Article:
mlecchasyaiva tu dātavyaṃ na tu viprāya dāpayet //

“[Between] a Brāhmaṇa who is deceitful and a mleccha who is indeed without deceit, it is [befitting] of the mleccha for (the Śaiva initiation) to be given [to him] and to the vipra (i.e. the brāhmaṇa), it shall not be given.”

This universalist attitude towards inducting those of atypical, foreign backgrounds into the fold continued to shape the Śaiva tradition.

For instance, we have a verse from the Kiraṇa-Āgama, which was commented upon in tenth-century Kashmir which emphasizes that the mantras employed during an initiation effect their grace on even those living at the margins or peripheries of the social order:

yathāsthitena bhāvena mantrāḥ kurvanty anugraham /
yatas tato ‘ntyajasyāpi dīkṣā kiṃ tv atra mānasī //

“As per the emotional state (or mental disposition), the mantras (employed during initiation) do [the act of granting their] grace / Since [that is the case], therefore even to an antyaja (one existing at the margins of the social order), there is initiation but through the mind//”

Although this verse does not expressly mention foreigners, the term, “antyaja” can be read broadly to refer to not just those who live at the margins within Bhārata but also foreigners who were similarly born far removed from any traditional social order such as the varṇāśrama-dharma.

In the Uttara-Kāmika (the later portion of the Kāmika-Āgama used in a majority of Śiva temples in Tamil Nadu), after a lengthy description of the initiation that confers liberation (nirvāṇa-dīkṣā) on the initiate’s soul, we have the following concluding verses which affirm an eligibility for the nirvāṇa-dīkṣā:

ityevaṃ kathitā dīkṣā sarvapāpavimocanī |
catvāro brāhmaṇādyāścāpyanulomāśca ye matāḥ || 220 ||
nyāyajā gūḍhajātā vā dīkṣāyāmadhikāriṇaḥ |
antyajānāṃ na hotrī syāt kiṃ tu teṣāṃ tu cākṣuṣī || 222 ||

– 23rd Chapter of Uttara-Kāmika

“Thus has been told, the initiation that releases one from all sins. The four varṇa-s beginning with brāhmaṇa-s and anuloma-s (those with mixed varṇa heritage where the father is of a higher varṇa than the mother), those who have been born legitimately, those born secretly (i.e. illegitimately) are considered eligible [recipients] of initiation. For antyaja-s, the initiation should not be done as a fire-ritual but for them, it is by vision (the initiating guru initiates them by seeing them).”

That these textual prescriptions and directives are not entirely theoretical, but can be given life to in the form of actual initiation, is clear from the fact that persons of non-Indian origin have been initiated into specific Śaiva and Vaiṣṇava sampradāya-s in even recent times.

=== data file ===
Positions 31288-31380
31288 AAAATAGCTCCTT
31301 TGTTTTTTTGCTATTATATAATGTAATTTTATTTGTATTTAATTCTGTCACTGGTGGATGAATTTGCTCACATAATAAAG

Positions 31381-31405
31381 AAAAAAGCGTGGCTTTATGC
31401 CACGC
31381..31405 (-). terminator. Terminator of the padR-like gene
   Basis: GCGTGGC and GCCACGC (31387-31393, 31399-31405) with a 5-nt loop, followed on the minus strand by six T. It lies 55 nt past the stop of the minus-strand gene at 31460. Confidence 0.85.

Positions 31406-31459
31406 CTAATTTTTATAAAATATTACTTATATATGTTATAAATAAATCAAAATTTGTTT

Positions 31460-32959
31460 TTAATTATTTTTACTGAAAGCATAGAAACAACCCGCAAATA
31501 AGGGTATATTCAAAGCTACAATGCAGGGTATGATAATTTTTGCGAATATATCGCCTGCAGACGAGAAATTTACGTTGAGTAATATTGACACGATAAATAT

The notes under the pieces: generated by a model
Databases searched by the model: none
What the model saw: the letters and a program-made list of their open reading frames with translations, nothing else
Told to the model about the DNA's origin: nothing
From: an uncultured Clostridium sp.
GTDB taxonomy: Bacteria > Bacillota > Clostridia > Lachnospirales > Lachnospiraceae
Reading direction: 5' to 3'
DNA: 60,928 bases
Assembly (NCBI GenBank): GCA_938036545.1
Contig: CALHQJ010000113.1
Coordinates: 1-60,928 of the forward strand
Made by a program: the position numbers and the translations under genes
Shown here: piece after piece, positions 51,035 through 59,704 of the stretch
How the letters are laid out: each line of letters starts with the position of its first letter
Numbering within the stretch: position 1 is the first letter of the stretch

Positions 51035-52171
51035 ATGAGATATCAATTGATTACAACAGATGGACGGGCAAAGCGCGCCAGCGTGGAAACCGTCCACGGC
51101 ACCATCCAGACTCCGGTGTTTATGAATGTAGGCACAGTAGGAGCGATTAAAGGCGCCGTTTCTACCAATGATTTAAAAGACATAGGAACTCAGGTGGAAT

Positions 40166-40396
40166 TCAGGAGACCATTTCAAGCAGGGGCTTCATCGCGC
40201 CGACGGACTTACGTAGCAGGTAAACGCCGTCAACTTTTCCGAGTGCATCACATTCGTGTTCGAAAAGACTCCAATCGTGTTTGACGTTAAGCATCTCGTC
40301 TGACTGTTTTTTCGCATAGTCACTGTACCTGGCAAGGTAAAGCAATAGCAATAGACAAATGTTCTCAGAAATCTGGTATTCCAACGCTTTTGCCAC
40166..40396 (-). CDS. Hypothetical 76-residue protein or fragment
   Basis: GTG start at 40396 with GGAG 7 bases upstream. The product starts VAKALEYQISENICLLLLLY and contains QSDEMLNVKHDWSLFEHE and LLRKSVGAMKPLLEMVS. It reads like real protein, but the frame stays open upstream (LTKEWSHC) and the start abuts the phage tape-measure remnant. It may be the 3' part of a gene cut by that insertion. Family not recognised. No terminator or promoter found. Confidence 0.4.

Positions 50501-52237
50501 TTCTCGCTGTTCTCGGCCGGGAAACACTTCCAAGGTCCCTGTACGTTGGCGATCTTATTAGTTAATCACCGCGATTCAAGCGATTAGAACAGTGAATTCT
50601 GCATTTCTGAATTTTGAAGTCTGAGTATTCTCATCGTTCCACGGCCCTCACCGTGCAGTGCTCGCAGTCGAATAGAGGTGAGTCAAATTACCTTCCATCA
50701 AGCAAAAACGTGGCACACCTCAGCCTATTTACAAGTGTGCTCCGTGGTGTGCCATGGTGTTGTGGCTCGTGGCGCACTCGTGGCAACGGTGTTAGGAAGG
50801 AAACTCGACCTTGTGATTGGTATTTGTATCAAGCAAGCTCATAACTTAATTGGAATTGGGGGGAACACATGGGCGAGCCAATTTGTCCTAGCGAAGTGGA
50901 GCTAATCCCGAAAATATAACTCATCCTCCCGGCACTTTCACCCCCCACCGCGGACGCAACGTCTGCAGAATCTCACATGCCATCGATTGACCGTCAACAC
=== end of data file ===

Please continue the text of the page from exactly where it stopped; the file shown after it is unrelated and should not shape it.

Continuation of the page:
For example, around 2013, an American couple, after some serious spiritual introspection, received initiation into the śrauta-śaiva-siddhānta tradition based in Andhra Pradesh.
In another example, in 2001, an American woman was formally initiated into the śaiva-siddhānta tradition based in Tamil Nadu. On the Vaiṣṇava front, we can also find an example of a Westerner being initiated into the śrī-vaiṣṇava in 2013.

Therefore, it is quite evident that a foreigner may convert to Hindu Dharma and the procedure for conversion is particularly clear with respect to specific sampradāya-s.

Conversion into a “Generic” Hinduism – Textual Precedent

Now, that leaves us with the question as to whether it is possible for a foreigner to convert into a less-defined Hinduism that falls outside well-defined sampradāya spaces. And that is intertwined with the 2nd issue that we highlighted at the beginning of this article: What does conversion to Hindu Dharma mean in terms of belief and/or praxis? Surely, if an outsider can convert into what we may call a “generic” or non-denominational Hinduism, then it must be possible to identify beliefs or practices which become binding on a convert to this non-denominational Hinduism.

In this regard, we can see an interesting passage from the Mahābhārata in Śānti-parvan, where the god Indra, in his discourse to the king Māndhātṛ, an ancestor of Śrī Rāma, delineates the religious obligations of seventeen groups/tribes collectively described as “dasyu-s”.

māndhātovāca|| yavanāḥ kirātā gāndhārāścīnāḥ śabarabarbarāḥ | śakāstuṣārāḥ kaṅkāśca pahlavāścāndhramadrakāḥ ||13|| oḍrāḥ pulindā ramaṭhāḥ kācā mlecchāśca sarvaśaḥ | brahmakṣatraprasūtāśca vaiśyāḥ śūdrāśca mānavāḥ ||14|| kathaṃ dharmaṃ careyuste sarve viṣayavāsinaḥ | madvidhaiśca kathaṃ sthāpyāḥ sarve te dasyujīvinaḥ ||15|| etadicchāmyahaṃ śrotuṃ bhagavaṃstadbravīhi me | tvaṃ bandhubhūto hyasmākaṃ kṣatriyāṇāṃ sureśvara ||16||

“Māndhātṛ said: Yavana-s, Kirāta-s, Gāndhāra-s, Cīna-s, Śabara-s, Barbara-s, Śaka-s, Tuṣāra-s, Kaṅka-s, Pahlava-s, Āndhra-s, Madraka-s, Oḍra-s, Pulinda-s, Ramaṭha-s, Kāca-s, Mleccha-s and all, those born from the Brahma (i.e. brāhmaṇa-s) and the Kṣatra (i.e. kṣatriya-s) as well as the vaiśya-s and śūdra-s.

How shall all [these groups/tribes], abiding in my territory, adhere to dharma? How, by those like myself, shall all those subsisting as dasyu-s be established [in dharma]?